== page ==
June 17, 2007

Dear Dad:

On Father’s Day, I think it is fitting that I share with you how thankful I am for all that you have meant to me as my father. I wish I had done this sooner and more often, but better late than never. Please make yourself comfortable and accept my gratitude by reading this.

The obvious place to start is to thank you and Mom for giving me the priceless gift of life. I am grateful for your choice to create me and for all of the work and sacrifice that you invested in nurturing me into adulthood. In a very real sense, I owe everything to you for this gift. Every joy that I have experienced, every lesson I have learned, every success I have had, and every blessing that has come my way are all the result of your gift of my life. It is the greatest of all gifts. It is a gift so dear to me that I have chosen to pass it on eight times myself.

There are so many experiences in my life that are connected with you that it is quite a challenge to put words to them all. I’ll start with my childhood and work forward from there.

I am thankful for every football you ever threw to me, for every baseball you ever caught from me, and for every hockey puck you ever passed to me. With every game you played with me, with every encouragement you gave me, with every suggestion to hold my glove this way or to skate that way, I developed a lifelong appreciation for sports. It is a joy that has stuck with me my whole life, and one that I have passed along to my kids. These seeds that you planted in me have become so much a part of my life that it is not possible for me to smell the leather of a baseball glove or feel the threads of a football between my fingers without thinking of you. It is a bond that perhaps only father and son can know, and I know it very deeply because of you. One of the images permanently seared into my brain is you looking out from a window of the American Seating Company above 9th Street field as I practiced football. I felt your presence then in such a profound way, that I am sure I will always feel your presence looking over me.

I am thankful for the way that you encouraged me to learn. I am so grateful for the sacrifice you and mom made to send me to a private school and give me the opportunity to excel. Riding with you every day as you took us to school on your way to work is an experience that has stuck with me so vividly that I can close my eyes and it will spring to life in my head as if it happened just yesterday. I can’t listen to a Johnny Cash song without thinking of your car radio. I can’t ponder how to correctly spell a word without recalling the impromptu spelling tests you gave us in the car on the way to school. I can’t even drive home from work in traffic jams without reliving the seemingly endless hours that we spent in your car after school waiting for you to be done with work. I can’t write a well-crafted sentence without thinking of the Latin that you inspired me to study. I can’t hear the snap of a clicker without thinking of playing Jeopardy with you. Sometimes you tell me that you respect my intelligence and knowledge. You might as well compliment yourself, because that is where the credit is due.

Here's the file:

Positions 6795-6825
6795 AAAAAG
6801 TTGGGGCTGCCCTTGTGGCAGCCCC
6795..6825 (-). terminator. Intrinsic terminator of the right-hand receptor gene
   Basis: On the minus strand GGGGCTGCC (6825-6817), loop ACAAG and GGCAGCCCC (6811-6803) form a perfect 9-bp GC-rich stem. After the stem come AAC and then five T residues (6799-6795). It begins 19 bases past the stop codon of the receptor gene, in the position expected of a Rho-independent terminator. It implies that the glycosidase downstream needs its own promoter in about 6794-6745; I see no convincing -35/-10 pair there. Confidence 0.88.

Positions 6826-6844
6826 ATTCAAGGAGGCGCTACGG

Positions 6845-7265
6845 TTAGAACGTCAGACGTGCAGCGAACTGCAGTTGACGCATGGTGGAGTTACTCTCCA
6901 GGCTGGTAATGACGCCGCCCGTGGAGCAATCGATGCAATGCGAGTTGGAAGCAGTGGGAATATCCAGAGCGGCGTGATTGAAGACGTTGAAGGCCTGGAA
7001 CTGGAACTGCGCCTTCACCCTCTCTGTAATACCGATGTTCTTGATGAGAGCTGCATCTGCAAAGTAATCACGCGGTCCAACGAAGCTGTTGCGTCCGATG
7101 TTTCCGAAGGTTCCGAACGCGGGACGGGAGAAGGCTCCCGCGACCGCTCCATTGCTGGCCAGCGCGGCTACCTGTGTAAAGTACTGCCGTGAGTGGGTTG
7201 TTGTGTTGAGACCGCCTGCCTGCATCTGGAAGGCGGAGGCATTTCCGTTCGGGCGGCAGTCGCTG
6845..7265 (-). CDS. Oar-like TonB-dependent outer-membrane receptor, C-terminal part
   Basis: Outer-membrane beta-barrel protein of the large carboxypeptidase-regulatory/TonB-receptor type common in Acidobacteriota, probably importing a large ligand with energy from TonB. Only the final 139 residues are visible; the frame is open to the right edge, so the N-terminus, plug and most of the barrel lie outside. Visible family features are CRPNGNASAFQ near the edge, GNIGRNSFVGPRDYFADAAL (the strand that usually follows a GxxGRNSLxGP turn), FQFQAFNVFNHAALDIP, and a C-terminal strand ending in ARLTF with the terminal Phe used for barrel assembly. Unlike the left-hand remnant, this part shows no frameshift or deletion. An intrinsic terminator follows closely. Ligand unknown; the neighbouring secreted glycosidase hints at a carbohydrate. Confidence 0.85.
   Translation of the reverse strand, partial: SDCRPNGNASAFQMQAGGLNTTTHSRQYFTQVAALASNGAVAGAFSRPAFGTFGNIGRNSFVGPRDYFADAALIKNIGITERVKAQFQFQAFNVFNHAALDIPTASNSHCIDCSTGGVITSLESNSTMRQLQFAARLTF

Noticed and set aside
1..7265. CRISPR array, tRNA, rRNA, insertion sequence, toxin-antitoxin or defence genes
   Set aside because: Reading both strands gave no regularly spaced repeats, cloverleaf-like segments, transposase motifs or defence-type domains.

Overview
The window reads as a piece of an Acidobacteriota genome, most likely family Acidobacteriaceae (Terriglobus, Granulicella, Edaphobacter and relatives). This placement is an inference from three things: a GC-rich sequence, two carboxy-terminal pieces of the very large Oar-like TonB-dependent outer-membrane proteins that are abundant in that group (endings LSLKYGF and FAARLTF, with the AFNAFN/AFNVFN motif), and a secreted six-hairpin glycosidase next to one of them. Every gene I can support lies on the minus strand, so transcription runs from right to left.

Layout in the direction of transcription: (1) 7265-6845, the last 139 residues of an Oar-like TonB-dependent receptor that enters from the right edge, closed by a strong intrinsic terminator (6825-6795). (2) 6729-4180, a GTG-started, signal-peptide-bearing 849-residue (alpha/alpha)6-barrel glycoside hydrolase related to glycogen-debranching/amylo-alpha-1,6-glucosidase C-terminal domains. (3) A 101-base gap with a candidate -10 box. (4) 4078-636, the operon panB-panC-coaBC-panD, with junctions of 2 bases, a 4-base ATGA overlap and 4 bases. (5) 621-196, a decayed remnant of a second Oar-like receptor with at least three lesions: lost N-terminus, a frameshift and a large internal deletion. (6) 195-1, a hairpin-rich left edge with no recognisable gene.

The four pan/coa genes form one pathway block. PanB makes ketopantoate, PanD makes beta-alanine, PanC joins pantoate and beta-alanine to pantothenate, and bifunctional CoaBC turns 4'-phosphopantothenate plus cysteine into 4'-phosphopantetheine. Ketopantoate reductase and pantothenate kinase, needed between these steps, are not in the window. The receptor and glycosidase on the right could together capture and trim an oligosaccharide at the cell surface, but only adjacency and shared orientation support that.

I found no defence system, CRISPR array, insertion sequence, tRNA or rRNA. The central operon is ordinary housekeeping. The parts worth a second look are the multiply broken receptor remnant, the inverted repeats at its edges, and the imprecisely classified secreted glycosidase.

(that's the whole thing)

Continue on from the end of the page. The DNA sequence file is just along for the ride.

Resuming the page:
I am thankful for the camping trips that we took as a family. They say that the memory of smells persists longer than any other kind of memory, and I think it is true. I can smell the Coleman stove and the lantern as if you are trying to light them right next to me now. I can smell the musky tent and the peanut butter sandwiches. I can smell the silt of Arbutus Lake and the gasoline of the boat motor. I can smell a fire crackling in the darkness. I can even smell the sound of your harmonica. Those things were so special to me as a child that I have made sure to pass them along to my kids. When we pitch our tent up north, I see you pounding a stake. When we light a fire, I see you stoking the embers. When I watch my young son swing an ax in an act of nascent manhood, I see myself as a boy hoping I grow up to be like you.

I am thankful for the home that you provided us. I had everything that a young boy could wish for. I had a sandbox in which to build castles. I had a swing upon which to swoop and soar. I had trees to climb and hills to slide down. I had a creek teeming with frogs and snakes and crabs and a thousand other adventures and mysteries. I had a field across the street in which to play baseball and football in summers that will always go on forever in my mind. I never wanted for anything. I wouldn’t trade my childhood for anyone else’s.